There’s a lot of disgruntlement if not downright hate these days in America. On Facebook, strangers snipe at each other. Old friends “un-friend” each other based on political preference. Talking heads trade insults on cable “news.” The angry acting out isn’t new: Four years ago New York Gov. Andrew Cuomo told an interviewer on public radio “hate has become the currency of this nation. We hate, therefore we are.” The facts bore him out: The FBI had just documented a 16-year peak in all types of hate crimes.
Which brings me to some of the ways people use prejudice and personal attack as forms of identity, here in the West. In Idaho, where I’ve lived for over nine years, big diesel pickup trucks are a way of life — even for folks who live in Boise and probably don’t need them for hauling.
Before the 2016 election, I began noticing more and more big pickups with full-sized American flags mounted in the rear cab. Soon after, many of those trucks had a full-sized Confederate flag mounted on the opposite side. I asked a man who works on diesel engines why he thought so many guys in big pickups were flying the Confederate flag, here in Idaho. After all, this was the West, not the South.
“They’re just giving the finger to this f***ing politically correct government,” he said.
If that were true, then American flags as protest to Obama should have stopped once Trump was elected. Instead, there were more flags than ever before the 2020 election. I’ve come to see the flag flying as a form of personal identity.
I asked an African-American friend how the flags made him feel. “Intimidated and unwelcome,” was his reply. But they intimidate me, too, and I’m white.
Others use their trucks as weapons of aggression. I drive a 15-year-old little red sporty Japanese car. Back when I lived in southern California, the sunroof was open almost every day. In Idaho, I still like to open my sunroof on nice days. Funny thing is, even though the air here is theoretically much cleaner than it is in Los Angeles, I nearly always end up having to close it. Perhaps because my little red car is definitely not an “Idaho car.”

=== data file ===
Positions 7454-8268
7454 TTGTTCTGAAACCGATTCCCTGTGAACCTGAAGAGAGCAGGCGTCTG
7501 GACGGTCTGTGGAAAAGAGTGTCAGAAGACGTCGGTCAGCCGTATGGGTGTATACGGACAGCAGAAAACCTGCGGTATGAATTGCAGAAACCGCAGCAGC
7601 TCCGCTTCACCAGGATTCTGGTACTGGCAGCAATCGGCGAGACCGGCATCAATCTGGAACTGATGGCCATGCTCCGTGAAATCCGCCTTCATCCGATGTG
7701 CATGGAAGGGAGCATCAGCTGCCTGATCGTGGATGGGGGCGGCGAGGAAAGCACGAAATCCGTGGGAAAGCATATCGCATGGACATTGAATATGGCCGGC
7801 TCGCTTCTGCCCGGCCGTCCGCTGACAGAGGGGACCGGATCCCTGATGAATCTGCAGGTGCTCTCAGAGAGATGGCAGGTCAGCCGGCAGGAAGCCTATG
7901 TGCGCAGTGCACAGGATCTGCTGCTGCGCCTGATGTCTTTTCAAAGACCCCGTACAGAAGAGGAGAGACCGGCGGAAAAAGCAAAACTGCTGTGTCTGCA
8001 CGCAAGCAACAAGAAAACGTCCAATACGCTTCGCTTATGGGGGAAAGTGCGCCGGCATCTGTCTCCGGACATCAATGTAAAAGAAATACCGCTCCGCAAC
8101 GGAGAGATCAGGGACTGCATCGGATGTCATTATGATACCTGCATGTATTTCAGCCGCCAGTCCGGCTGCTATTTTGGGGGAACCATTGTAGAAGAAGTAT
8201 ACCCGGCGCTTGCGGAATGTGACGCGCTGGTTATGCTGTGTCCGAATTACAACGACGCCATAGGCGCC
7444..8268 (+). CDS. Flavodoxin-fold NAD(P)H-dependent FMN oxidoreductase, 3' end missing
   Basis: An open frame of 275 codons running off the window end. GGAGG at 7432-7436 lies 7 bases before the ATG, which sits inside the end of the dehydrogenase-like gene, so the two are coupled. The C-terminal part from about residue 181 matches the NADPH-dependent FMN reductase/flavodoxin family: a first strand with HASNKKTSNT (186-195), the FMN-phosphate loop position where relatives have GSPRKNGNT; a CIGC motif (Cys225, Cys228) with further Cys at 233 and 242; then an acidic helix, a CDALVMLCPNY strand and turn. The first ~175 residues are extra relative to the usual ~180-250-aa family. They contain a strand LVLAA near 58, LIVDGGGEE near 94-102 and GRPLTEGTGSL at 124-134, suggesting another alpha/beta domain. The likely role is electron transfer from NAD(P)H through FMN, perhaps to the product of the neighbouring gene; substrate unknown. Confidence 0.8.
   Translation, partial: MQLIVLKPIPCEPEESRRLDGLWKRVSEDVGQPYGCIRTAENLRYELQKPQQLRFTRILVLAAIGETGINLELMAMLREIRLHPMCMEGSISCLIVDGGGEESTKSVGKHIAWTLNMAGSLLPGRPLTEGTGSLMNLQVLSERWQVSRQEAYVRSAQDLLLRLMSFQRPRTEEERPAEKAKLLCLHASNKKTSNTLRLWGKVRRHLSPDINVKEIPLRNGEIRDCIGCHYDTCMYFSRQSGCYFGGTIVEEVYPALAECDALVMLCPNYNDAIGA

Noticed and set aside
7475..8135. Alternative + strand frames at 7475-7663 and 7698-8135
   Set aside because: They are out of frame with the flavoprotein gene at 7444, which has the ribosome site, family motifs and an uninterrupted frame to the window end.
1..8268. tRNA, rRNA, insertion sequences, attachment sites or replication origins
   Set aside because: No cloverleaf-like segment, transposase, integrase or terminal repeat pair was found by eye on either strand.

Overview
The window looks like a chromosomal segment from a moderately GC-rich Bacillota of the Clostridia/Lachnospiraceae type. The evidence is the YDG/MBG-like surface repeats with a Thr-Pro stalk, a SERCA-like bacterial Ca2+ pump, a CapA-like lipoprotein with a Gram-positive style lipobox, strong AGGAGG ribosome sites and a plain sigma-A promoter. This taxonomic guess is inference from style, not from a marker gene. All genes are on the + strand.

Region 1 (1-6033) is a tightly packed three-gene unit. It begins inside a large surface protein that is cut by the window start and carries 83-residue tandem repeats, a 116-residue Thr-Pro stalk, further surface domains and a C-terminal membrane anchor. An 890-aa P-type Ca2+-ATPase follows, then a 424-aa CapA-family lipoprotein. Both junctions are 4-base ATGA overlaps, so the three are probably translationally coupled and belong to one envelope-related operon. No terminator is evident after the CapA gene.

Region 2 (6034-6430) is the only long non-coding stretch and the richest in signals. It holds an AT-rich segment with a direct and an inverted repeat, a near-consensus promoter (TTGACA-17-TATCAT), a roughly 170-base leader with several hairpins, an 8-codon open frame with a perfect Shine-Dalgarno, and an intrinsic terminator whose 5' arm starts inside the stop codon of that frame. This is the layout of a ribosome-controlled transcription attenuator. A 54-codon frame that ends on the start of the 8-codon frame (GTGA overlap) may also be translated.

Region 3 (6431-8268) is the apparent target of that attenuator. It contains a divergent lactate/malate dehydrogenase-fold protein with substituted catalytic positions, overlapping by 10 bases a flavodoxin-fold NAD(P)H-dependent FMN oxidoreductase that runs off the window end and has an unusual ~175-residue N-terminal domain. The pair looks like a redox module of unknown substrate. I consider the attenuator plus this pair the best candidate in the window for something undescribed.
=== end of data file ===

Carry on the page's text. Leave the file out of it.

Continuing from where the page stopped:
When somebody in a big diesel pickup equipped with “rolling coal” sees me, he inevitably speeds up, passes me, and then steps on the brakes. As I near his tail, a giant cloud of toxic black diesel exhaust blows out, and if I haven’t already shut my sunroof, I’m going to be inhaling it. What drives his aggression and gives him pleasure about harming me?
In 2017, Idaho State Sen. Michelle Stennett, D-Ketchum, introduced a bill to prohibit the practice of modifying diesel engines to increase the amount of soot and smoke belching from tailpipes. The bill failed to pass, but thanks to the Clean Air Act, rolling coal is already illegal. In Idaho, however, don’t expect much enforcement.
Unless there’s a state law, most Idaho police won’t issue tickets for rolling-coal pollution violations. The bill would have made it a misdemeanor, but the state senate decided that public health was less important than the right of angry drivers in diesel trucks to blow smoke into our faces.
I’ve also heard from bicycle riders who say they’re sitting ducks when trucks pass by while belching out black smoke, and that this is a particular problem on rural roads. It seems to me there was a time – not that long ago – when this would have been considered rude, if not downright dangerous.
The people who spew hate on the Internet or peddle conspiracy theories on Facebook, who wave flags all over town, or who blow smoke in our faces, all say they are expressing the freedom to be themselves. They are proud to be “politically incorrect.”
Last week at my local gym, a man strode angrily up to the front desk to complain about the rap music playing that day. “Turn off that f*#%in’ music and put on some rock ‘n roll!” he insisted. The staffer at the front desk was Black. After a moment of deer-in-the-headlights shock, he quickly complied.
You know what politically correct means? It means nothing more than good manners, and manners are sorely lacking these days.
Crista Worthy is a contributor to Writers on the Range, writersontherange.org, a nonprofit dedicated to spurring lively conversation about the West. She writes about travel, aviation and wildlife from her home in Idaho.